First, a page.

China Skips Open Market Operations in Longest Stretch Since 2016

(Bloomberg) -- China’s central bank refrained from injecting cash with daily open-market operations for a 20th day, the longest stretch since 2016, as liquidity remains ample in the financial system.

The People’s Bank of China cited “reasonable and plentiful” overall liquidity as the reason for not injecting cash via reverse repurchase contracts Thursday. The development isn’t a sign of tighter monetary policy, analysts say.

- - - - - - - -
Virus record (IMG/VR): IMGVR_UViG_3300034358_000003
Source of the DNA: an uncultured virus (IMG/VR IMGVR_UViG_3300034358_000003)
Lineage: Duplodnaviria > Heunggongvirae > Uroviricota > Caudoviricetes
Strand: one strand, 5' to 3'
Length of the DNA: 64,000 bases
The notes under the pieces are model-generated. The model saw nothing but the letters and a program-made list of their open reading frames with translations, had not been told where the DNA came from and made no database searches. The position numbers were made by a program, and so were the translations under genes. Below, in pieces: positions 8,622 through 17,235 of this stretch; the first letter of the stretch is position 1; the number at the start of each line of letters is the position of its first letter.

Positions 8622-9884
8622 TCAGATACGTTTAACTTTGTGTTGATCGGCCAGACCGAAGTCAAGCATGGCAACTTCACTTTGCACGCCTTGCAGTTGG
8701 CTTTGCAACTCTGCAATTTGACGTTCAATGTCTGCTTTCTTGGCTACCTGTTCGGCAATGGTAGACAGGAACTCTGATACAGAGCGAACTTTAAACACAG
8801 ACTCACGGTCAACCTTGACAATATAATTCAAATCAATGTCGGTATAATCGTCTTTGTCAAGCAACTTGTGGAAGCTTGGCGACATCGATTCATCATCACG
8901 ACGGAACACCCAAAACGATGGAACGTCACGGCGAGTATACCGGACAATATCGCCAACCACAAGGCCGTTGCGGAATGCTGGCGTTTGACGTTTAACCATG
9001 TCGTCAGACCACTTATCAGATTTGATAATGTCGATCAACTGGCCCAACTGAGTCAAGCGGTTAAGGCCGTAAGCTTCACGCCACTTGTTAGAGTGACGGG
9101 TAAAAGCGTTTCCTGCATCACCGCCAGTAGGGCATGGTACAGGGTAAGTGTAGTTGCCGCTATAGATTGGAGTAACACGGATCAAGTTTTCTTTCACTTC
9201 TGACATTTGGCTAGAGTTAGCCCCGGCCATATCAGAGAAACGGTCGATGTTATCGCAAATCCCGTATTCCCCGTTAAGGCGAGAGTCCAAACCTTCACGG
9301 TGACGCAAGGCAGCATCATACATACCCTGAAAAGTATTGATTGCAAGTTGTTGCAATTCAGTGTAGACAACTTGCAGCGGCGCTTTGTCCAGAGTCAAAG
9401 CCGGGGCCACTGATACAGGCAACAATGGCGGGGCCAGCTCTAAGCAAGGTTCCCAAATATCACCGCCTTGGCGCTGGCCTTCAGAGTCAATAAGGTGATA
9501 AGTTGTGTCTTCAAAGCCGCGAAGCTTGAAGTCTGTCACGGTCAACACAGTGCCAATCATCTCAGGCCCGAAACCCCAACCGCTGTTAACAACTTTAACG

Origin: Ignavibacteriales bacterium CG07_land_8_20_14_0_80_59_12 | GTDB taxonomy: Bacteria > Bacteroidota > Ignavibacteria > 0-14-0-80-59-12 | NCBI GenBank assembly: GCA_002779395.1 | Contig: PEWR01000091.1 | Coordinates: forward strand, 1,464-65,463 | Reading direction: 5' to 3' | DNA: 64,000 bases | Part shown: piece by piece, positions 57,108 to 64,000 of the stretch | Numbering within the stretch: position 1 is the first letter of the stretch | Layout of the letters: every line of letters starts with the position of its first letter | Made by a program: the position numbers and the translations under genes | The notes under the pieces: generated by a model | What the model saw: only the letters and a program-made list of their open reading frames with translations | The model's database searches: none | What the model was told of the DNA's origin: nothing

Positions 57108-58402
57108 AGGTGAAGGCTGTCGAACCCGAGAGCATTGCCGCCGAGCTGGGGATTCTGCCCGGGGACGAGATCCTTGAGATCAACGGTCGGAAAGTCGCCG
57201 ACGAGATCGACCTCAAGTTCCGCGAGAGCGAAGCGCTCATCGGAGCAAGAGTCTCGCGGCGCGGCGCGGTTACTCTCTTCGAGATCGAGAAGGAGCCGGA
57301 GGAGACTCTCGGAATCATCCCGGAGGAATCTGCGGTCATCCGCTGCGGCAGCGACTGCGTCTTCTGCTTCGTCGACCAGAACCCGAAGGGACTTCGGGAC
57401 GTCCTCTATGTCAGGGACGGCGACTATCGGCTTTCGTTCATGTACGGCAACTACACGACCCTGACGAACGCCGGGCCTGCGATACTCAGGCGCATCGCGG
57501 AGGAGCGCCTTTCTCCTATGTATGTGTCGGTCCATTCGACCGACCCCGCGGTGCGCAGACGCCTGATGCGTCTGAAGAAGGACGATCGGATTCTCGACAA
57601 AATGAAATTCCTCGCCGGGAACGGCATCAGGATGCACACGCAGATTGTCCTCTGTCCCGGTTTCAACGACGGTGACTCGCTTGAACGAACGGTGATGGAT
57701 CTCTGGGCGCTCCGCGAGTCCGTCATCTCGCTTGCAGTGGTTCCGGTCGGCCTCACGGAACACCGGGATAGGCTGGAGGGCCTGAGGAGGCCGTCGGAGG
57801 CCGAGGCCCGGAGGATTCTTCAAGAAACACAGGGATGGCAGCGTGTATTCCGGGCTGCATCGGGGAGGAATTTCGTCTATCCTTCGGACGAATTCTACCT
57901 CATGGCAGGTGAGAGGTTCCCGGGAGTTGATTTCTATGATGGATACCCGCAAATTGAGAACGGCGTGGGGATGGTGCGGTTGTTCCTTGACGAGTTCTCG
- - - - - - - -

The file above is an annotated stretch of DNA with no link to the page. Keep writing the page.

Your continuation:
The benchmark seven-day repo rate dropped 2 basis points to 2.63 percent as of 10 a.m. in Shanghai, while the overnight tenor fell 13 basis points. The yield on one-year government bonds was 2.54 percent, 13 basis points lower than its U.S. equivalent.

The PBOC started conducting open-market operations on a daily basis in 2016. Prior to that, it acted only twice a week.

China Skips Open Market Operations in Longest Stretch Since 2016

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